After hitting their highest close in the last four weeks the previous Friday, live silver prices pulled back in afterhours trading over the weekend to open Monday at $17.00. The metal stayed in lockstep with gold and the rest of the precious complex to a low for the week at 11:00 am of $16.96, but the jitters in the market settled enough to push the price of silver back up to $16.98 by the close. Tuesday opened back up above the psychological barrier of $17.00 at $17.02, but slipped again during the day’s trading to close at $16.96. In spite of the short trading week caused by the Thanksgiving holiday, Wednesday morning saw the return of the bulls, with a strong open at $17.11 that translated into a solid close at $17.10. Markets in the U.S. were closed on Thursday, and after opening at $17.07 on Friday, silver prices closed the week out at $17.05 after the half day of trading for the holiday.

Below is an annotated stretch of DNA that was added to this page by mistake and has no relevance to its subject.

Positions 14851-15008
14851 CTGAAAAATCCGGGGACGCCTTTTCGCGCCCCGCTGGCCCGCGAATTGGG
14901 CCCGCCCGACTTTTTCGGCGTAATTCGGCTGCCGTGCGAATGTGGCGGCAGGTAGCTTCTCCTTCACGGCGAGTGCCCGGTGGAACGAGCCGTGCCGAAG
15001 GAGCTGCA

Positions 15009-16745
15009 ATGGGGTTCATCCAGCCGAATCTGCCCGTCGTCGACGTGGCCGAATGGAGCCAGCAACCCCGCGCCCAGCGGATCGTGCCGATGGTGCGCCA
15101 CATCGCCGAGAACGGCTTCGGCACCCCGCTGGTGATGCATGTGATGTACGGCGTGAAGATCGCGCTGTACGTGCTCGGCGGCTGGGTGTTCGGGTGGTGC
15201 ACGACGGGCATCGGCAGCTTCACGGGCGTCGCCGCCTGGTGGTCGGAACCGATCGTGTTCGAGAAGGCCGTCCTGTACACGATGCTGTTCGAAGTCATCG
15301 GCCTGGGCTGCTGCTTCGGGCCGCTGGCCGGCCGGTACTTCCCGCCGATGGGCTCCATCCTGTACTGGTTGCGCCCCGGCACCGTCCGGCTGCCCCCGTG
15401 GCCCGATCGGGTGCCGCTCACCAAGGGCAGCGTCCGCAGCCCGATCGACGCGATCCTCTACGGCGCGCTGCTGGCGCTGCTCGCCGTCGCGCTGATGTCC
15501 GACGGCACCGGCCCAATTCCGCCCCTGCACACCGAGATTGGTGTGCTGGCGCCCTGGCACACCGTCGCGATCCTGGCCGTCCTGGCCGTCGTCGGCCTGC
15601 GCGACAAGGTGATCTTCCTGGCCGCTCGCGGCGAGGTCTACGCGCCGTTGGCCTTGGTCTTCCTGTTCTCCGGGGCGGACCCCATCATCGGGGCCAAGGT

Equity markets stumbled and precious metals rose in the early part of the week after the Trump administration announced that it had returned North Korea to the list of countries designated as state sponsors of terrorism. The move reversed policies in place since 2006, when President Bush removed the country from the list as an olive branch to encourage negotiations on North Korea’s attempts to acquire nuclear weapons. 1 It also comes after a series of heated exchanges between the U.S. and North Korea over the latter country’s nuclear activity that sent gold prices skyrocketing last summer.
The announcement that the Federal Communications Commission (FCC) intends to end “net neutrality,” or the principle that all internet traffic should be treated equally by internet providers, sowed confusion and uncertainty among tech investors, as pundits debated the likely effects of the change. 2